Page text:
Infant And Early Childhood Mental Health

Many times I get asked the following questions:
Why would children that young need therapy?
Children so young will not remember these years anyway?
What are they supposed to talk about?

These are all good questions! When we discuss Infant and Early Childhood Mental Health, we are focusing on children aged 0-5 years old. This stage of life is a period of rapid multidimensional development! Their little brains are literally sponges seeking and gaining new information all the time. Due to this, sometimes as parents we just do not realize how quickly they are developing and interpreting their experiences! In these moments, little ones are making sense of the world through their interactions with those close to them, including parents, siblings, and family members. In other words, these years are full of impressionable moments.

As many of us know, we are consistently responding and sometimes reacting to others in our environment. This is no different in our little ones. They are responding to events occurring in our households, the stresses of the family, and the interactions they have with others. Sometimes those experiences and interactions are positive and sometimes they are negative, and the following behavior can be acceptable or challenging. When that behavior becomes challenging in the home and other environments (daycare, grandparents, etc), this can be the cause for a parent to seek out IECMH services.

So the short answer to question 2…little ones which are infants, toddlers, and preschoolers, have amazingly wonderful brains. Those brains store a lot of information that occurs through their experiences. Let’s remember that children do not have the same language development as adults, and often cannot communicate their experiences in the same way. Sometimes little ones may not understand why they react to their environment the way they do; however that information is somewhere in that brain. So, we need to make sure to keep in mind that although they may not remember, their brain and body is storing those experiences.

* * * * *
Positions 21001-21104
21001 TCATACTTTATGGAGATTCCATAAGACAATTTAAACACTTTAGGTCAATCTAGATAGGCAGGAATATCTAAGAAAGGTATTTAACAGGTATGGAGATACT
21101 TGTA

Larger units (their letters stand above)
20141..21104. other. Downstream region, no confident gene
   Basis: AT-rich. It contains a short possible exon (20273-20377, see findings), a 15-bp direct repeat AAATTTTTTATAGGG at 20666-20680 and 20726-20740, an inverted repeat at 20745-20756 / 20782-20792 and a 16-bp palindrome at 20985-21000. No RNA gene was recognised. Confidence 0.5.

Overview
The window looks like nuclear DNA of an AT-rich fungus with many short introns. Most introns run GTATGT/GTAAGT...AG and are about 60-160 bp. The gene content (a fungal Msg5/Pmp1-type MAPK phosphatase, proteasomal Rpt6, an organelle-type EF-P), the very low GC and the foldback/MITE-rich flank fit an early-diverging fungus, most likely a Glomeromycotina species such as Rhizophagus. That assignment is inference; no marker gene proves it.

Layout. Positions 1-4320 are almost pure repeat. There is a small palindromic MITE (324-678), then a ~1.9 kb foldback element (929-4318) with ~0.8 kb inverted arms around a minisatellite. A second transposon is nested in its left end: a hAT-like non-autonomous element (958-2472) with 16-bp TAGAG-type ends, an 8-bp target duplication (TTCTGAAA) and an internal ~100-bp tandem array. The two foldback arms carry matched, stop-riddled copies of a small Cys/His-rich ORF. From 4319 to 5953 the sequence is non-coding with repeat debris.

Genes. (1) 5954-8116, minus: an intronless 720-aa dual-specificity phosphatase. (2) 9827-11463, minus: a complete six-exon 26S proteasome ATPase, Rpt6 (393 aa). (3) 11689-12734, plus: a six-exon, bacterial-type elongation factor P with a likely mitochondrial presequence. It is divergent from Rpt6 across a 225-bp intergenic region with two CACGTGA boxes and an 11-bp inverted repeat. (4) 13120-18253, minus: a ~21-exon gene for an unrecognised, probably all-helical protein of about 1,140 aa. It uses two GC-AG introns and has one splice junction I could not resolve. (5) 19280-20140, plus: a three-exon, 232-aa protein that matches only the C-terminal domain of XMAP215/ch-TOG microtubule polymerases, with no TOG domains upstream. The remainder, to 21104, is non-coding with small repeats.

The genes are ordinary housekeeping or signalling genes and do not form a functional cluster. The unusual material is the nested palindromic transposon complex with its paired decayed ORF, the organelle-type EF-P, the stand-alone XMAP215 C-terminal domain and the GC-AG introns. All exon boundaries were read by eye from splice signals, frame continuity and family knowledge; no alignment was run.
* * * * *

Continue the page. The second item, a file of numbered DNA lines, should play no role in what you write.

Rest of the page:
Examples of this include stressors the family has experienced, including stress from postpartum depression, parents marital conflict, or poor experience with medical procedures. Some of these experiences can impact the parent-child relationship and the connection or attachment between parent and child. Which are great reasons to seek services from an IECMH therapist!

Finally, the answer to my favorite question, “What are they supposed to talk about?” When we are addressing a child’s needs, we do this in the context of the parents perception. Which means the parent is an integral part of the therapy process. As stated in prior blogs, as parents we need to reflect on our own feelings, thoughts and behaviors when it comes to our relationship with our child.

So in therapy, we are working with parent AND we are working with child. When working with the child, we utilize the language they know best…PLAY. Play therapy helps children to express their feelings and process their thoughts and experiences by assisting them to make connections. So while we support the parent, we support the child, and as we support the child we help the family unit.

So I hope through this blog, I answered the purpose of IECMH, and the importance of meeting the mental health needs of our very young children and their families.Share